Monday, 29 November 2010

Soldier Blue

After making their live debut on television’s Mind The Gap last November things have slowed up slightly for this four piece rhythm and blues band.

In the year that has passed since their sole TV appearance (impressively performed after only two practices as a band) Soldier Blue have been quietly working behind closed doors to write what has become an extended back catalogue of original material while replacing long term friend and founding member, Rich Wilde, with Ian Barber on bass.

After comprehensively winning an Exposed sponsored battle of the bands Soldier Blue landed a spot at this year’s Tramlines festival before once again heading into their own musical hibernation to work on home recorded material.

Despite 2010 being a quiet year for Soldier Blue, it was always intended and David Beaumont (vocals, keys, guitar) begins to explain why: “We’ve been writing a lot, deciding what we want to do, cataloguing all songs and riffs, either by writing it down or getting it recorded.”

It’s made for quite the build up of as yet un-heard songs as Soldier Blue are looking at 2011 as the year to begin their showdown with the music industry as Beaumont continues: “We really wanted to get it right before we had a real pop, now we’ve got a demo we’re reasonably happy with, we can do that.”

There is an energy in their music that runs way back through the decades and is freshened with their own modern spin. Their demo, ‘The Best Of 1968-1972’, jumps from juiced up Indie in ‘Falling Out And Falling In’ to heavily fuzzed rock n roll blues for ‘Easily Pleased’ while organs and harmonies steal the show in ‘Scared Of The City Lights’ and ‘In Spite Of You’.

So when you next see flashing blue lights on the horizon, it aint the fuzz, it’s Sheffield’s new blues soldiers.

Catch Soldier Blue:

The Mean Fiddler – London – Dec 3

Thursday, 18 November 2010

Stereolab – Not Music

Out Now

Duophonic UHF Disks

When Stereolab convened at their studio, Instant Zero, in the summer of 2007 there were very few people who could have predicted it would potentially be the last time they would do so.

Not Music is the second part of what was recorded in Bordeaux that summer, the first going on 2008’s Chemical Chords before they announced their indefinite hiatus in 2009, after releasing eleven albums since their formation in 1990.

This is Stereolab’s twelfth album, a feat in itself, and while the band are no longer moving on, there’s still an ever present fresh feeling to their music. To say the band’s sound has his hit something of a plateau is probably fair but listening to them is still a rejuvenating experience.

Decadent harmonies are allied with poky synths and keys for opener ‘Everybody’s Weird Except Me’ before ‘Supah Jaianto’ continues the trend with jazz rhythms and horn breakdowns that are sucked into the Stereolab way of thinking.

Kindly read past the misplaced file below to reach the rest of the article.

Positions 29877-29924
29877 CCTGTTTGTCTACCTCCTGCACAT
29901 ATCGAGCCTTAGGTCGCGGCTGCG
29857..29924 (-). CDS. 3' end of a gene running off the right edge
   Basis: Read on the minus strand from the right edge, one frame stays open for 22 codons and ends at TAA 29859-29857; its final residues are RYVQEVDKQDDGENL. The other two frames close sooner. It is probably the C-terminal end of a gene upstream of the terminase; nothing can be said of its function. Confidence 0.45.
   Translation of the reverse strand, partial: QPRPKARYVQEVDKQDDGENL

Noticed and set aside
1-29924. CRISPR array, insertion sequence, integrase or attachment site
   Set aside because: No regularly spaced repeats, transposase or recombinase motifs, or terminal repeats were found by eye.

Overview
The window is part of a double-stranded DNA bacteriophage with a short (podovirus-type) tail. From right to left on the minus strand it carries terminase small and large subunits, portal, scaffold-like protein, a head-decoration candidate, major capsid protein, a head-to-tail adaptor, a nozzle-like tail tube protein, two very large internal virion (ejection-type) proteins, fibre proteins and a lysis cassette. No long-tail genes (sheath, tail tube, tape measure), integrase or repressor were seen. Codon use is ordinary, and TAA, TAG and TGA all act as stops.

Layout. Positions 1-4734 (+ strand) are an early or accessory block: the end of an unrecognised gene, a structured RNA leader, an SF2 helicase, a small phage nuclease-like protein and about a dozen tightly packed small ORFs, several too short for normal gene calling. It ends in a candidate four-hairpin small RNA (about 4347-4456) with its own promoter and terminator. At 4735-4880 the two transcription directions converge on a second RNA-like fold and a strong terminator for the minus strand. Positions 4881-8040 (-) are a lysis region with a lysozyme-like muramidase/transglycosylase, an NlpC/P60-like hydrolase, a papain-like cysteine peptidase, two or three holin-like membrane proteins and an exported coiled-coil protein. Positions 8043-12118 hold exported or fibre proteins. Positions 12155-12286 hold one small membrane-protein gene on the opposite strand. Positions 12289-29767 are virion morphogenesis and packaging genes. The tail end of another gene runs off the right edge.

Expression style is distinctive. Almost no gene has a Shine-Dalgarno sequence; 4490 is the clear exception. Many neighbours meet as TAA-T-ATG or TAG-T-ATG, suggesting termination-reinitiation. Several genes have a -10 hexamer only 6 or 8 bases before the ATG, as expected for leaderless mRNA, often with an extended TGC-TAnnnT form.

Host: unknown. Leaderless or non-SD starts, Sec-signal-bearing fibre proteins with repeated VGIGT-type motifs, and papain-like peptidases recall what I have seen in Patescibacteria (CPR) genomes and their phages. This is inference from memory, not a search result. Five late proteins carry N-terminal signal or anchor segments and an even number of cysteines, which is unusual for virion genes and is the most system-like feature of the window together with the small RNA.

The Emperor Machine remix of ‘Silver Sands’ is Not Music’s showpiece that stands at over ten minutes and in that time leaves behind the xylophone and horns of the Chemical Chords original to create synth heavy soundscapes that suit Laetitia Sadier's whispered croon down to the ground.

The melodic funk exotica that comes with “Two Fingered Symphony” is easy on the ears and as they push on towards the finish it makes you realise it would be a sad thing if this band were to never reform, they’re quite a lot of fun.

It comes to a fitting end with a remix courtesy of Atlas Sounds and ‘Neon Beanbag’ could well be the last of the bright lights you see from Stereolab for quite some time.

It’s a crying bloody shame.

Monday, 8 November 2010

Sleigh Bells – Infinity Guitars

Out Now

Mom + Pop/Columbia

Following the release of their critically acclaimed debut album, Treats, Sleigh Bells have chosen ‘Infinity Guitars’ to be the next representative from their curtain raising long player.

It’s with a fizz and crackle of heavy crunching guitars that Sleigh Bells let the party commence as this rebel rousing foot stomper slashes and bashes its way through what feels like an American high school protest that intrudes on every inch of your personal space.

The Brooklyn duo have left little to the imagination and the brash combo of crashing drums and raunchy riffs in ‘Infinity Guitars’ conjures memories of late night shindigs that leave a taste so pungent, you know they were good.

Wednesday, 3 November 2010

Terry Reid - Rich Kids Blues

Union Jackals – Universal Screenplay

Out Now

Mapped Out Recordings

The formation of this band was conceived in a dream involving other world abduction before they duly dubbed themselves Union Jackals because of their inclusive nature and an obsession with “canine beasts with a sixth sense to scavenge the good and the fresh from the myriad of rotten.”

Anyway, this has led them to their debut album, ‘Universal Screenplay’, an album that is looking on the large side of life, dreaming of what might be, what could be, what probably won’t be.

Union Jackals cross the different paths of their existence, and their weirdness, to overcome making this a song by song album. ‘Universal Screenplay’ is a theatrical long player that delves into classic Brit-pop synth, chill out and 80s psychedelia and doesn’t have workings men’s clubs, backrooms or support slots in mind.

It takes a while to get going with ‘We Are The Human Race’ and ‘Press Reset’ barely getting close to the realms of exciting and it’s not until ‘Prologue’ instrumentally meanders it’s way to the acoustic ambience of ‘I Am The Sun’ (“I lose myself making plans, release yourself while you can. I Am The Sun, burning the sea, rolling as one, holding the key,”) that this 
London trio briefly begin to shine.

It doesn’t last though and the immediately preceding ‘Racing A Horse’ falls back into their monotony and ‘Red Channels’ is a spaced electronic affair that dabbles with a creepy voiceover that continuously insists: “Join with the jackal pack.”